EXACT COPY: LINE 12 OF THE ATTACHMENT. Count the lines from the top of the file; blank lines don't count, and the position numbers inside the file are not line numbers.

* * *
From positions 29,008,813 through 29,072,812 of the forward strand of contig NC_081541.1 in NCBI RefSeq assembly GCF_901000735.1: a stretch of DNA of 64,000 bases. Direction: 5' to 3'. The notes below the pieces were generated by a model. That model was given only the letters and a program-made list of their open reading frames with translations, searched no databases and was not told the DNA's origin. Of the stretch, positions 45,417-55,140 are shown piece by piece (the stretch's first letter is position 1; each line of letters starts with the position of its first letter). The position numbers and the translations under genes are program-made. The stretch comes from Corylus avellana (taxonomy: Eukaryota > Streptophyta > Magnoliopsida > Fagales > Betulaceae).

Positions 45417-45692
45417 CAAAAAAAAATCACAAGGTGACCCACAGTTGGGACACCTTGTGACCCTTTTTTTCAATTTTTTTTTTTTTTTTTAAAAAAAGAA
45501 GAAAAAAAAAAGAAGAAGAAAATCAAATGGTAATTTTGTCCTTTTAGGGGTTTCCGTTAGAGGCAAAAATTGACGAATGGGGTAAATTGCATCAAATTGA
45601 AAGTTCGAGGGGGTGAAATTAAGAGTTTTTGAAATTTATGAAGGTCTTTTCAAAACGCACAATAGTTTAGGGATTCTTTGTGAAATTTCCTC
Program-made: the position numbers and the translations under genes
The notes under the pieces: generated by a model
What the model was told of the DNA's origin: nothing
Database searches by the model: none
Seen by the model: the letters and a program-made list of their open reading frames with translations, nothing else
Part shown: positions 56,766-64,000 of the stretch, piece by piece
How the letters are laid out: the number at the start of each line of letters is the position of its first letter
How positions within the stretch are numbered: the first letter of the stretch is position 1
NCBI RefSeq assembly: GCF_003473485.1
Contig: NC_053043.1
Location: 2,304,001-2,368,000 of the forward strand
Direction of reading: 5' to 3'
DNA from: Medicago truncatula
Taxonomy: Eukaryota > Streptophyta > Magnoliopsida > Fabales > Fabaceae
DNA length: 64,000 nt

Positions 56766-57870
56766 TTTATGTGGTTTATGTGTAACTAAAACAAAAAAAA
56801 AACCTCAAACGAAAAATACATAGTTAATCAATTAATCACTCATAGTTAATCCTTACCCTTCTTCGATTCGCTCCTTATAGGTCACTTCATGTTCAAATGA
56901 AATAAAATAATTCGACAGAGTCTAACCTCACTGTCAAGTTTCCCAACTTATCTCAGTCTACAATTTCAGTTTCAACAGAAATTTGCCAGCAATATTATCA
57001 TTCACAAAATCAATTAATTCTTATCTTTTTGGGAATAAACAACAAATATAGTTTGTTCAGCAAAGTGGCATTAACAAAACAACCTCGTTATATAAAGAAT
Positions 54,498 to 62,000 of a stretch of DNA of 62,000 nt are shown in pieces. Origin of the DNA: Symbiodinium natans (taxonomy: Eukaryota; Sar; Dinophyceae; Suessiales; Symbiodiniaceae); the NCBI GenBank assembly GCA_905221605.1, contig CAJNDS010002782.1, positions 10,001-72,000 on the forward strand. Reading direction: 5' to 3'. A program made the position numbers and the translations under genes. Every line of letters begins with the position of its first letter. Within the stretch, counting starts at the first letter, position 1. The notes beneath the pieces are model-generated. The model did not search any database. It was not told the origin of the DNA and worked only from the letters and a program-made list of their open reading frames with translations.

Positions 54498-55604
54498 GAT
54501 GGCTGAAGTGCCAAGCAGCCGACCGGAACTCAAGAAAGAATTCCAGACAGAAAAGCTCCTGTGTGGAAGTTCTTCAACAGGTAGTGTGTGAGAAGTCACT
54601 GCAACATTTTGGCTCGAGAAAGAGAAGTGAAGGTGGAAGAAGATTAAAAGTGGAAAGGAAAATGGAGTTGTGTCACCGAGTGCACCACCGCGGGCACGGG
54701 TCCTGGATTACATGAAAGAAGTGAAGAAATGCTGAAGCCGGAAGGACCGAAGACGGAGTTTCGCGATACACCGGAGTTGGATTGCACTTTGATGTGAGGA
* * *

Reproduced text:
How the letters are laid out: the number at the start of each line of letters is the position of its first letter